Washington: NATO Secretary General Jens Stoltenberg warned Tuesday that withdrawing troops from Afghanistan prematurely risks a resurgence of international terrorism as U.S. President Donald Trump is expected to issue a formal order drawing down American forces.
The North Atlantic Treaty Organization currently has about 12,000 multinational troops in Afghanistan to train and assist Afghan security forces, and the organization is committed to funding them through 2024. The U.S. contributes troops and logistical support.
“The price for leaving too soon or in an uncoordinated way could be very high,” Stoltenberg said in an emailed statement. “Afghanistan risks becoming once again a platform for international terrorists to plan and organize attacks on our homelands.” He said Islamic State, or ISIS, “could rebuild in Afghanistan the terror caliphate it lost in Syria and Iraq.”
Trump is poised to order a drawdown of U.S. troops in Afghanistan and Iraq to 2,500 in each country by Jan. 15, a U.S. defense official said, as the president works to deliver on his longtime pledge to exit from “endless wars.”
U.S. Central Command has received an informal warning order, according to the official. The expected order, reported Monday by CNN, would reduce troops from about 4,500 in Afghanistan and from about 3,000 in Iraq before Trump leaves office.
Trump’s deadline would come five days before President-elect Joe Biden takes office. Pentagon officials didn’t immediately comment when asked about the drawdowns.
But the planned troop cuts drew sharp criticism from Senate Majority Leader Mitch McConnell. The Kentucky Republican, usually a staunch Trump ally, said on the Senate floor Monday that there’s little support in Congress for “simply walking away” from the conflicts.
“The consequences of a premature American exit” from Afghanistan “would likely be even worse than President Obama’s withdrawal from Iraq back in 2011, which fueled the rise of ISIS and a new round of global terrorism,” McConnell said. “It would be reminiscent of the humiliating American departure from Saigon in 1975.”
Stoltenberg noted that NATO went into Afghanistan to prevent that nation from continuing to harbor international terrorists after the Sept. 11 attacks in the U.S.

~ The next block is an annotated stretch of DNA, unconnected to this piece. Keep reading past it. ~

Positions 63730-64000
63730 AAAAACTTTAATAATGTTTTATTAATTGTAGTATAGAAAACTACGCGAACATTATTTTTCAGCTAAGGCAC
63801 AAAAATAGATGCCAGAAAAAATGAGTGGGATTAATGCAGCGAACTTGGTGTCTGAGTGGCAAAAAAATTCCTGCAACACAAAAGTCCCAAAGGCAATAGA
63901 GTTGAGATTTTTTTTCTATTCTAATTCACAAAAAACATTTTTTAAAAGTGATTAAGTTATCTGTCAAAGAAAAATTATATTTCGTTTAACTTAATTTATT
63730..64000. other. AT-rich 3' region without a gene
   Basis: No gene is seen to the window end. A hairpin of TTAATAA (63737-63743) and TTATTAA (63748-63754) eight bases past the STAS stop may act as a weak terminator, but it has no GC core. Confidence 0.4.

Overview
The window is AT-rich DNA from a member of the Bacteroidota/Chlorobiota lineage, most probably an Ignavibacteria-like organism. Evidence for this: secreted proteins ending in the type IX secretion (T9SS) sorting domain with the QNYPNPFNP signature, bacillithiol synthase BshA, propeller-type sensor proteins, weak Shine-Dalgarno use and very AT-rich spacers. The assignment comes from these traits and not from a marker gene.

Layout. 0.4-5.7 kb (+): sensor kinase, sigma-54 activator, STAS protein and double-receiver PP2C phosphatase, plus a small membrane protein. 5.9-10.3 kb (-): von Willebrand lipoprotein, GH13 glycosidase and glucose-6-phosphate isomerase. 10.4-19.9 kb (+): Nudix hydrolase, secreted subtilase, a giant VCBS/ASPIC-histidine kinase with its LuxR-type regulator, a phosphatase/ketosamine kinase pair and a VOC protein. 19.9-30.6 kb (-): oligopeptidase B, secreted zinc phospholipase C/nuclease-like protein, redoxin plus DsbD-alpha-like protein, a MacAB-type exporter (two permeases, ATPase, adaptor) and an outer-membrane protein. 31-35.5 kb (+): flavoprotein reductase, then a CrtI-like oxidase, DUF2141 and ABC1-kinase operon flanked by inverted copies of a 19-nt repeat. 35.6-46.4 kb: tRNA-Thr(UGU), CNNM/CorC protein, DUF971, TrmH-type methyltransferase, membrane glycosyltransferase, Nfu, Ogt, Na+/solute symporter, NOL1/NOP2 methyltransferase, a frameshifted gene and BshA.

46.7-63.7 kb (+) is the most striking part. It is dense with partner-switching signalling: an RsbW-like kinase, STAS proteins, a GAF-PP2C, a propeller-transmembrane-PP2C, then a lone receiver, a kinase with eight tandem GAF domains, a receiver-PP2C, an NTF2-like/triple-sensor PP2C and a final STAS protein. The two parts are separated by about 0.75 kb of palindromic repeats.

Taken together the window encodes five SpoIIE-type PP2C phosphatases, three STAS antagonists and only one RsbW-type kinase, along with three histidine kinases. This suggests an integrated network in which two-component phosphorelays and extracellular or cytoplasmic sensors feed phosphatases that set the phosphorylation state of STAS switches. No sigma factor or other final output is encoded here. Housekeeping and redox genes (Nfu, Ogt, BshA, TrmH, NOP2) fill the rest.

“We went into Afghanistan together. And when the time is right, we should leave together in a coordinated and orderly way,” Stoltenberg said. “I count on all NATO allies to live up to this commitment, for our own security.’
The criticism of Trump’s plans marks a change in tone for Stoltenberg as he prepares for Biden to lead the U.S., which dominates the 30-nation NATO. Stoltenberg successfully maintained relations with Trump, offering frequent praise of the president even as Trump blasted NATO members for spending too little on defense and sometimes threatened to quit the alliance.
Stoltenberg has praised Biden as a “strong supporter” of the defense grouping.
Trump’s move comes after he fired Defense Secretary Mark Esper and replaced other top officials at the Pentagon with loyalists last week. Esper sent a classified memo to the White House this month expressing concerns about additional troop cuts, the Washington Post has reported, citing two senior officials it didn’t identify.
In Kabul, Acting Defense Minister Asadullah Khalid told the Afghan parliament Tuesday there was no concern about the complete withdrawal of foreign troops.
“I don’t see any clear indication that the U.S. or NATO forces will fully withdraw the country,” Khalid said. “Some other countries in NATO are still considering whether to remain or leave,” he said, noting Afghan forces were in charge of 96% of operations across the country and only 4% of those need foreign air support.
The reduced troop level for Afghanistan is consistent with public statements last month by National Security Advisor Robert O’Brien, although it stops short of a tweet by Trump last month expressing an expectation that U.S. troops there would be home by Christmas.
In a memorandum issued on Monday, the acting defense secretary, Chris Miller, said his goal was to “bring the current war to an end in a responsible manner that guarantees the security of our citizens.”
We should have the small remaining number of our BRAVE Men and Women serving in Afghanistan home by Christmas!
— Donald J. Trump (@realDonaldTrump) October 7, 2020
Until now, U.S. officials have maintained that the drawdown of forces in Afghanistan must be “conditions-based,” in order to maintain pressure for Taliban forces to reach a peace accord with the Afghan government.
In Iraq, a reduction from about 5,200 troops was announced in September.
In January, Iraq’s parliament had voted to expel American forces amid the uproar after the U.S. killed Qassem Soleimani, an Iranian general who oversaw his country’s foreign military operations, at Baghdad’s airport.
–With assistance from Laura Litvan. -Bloomberg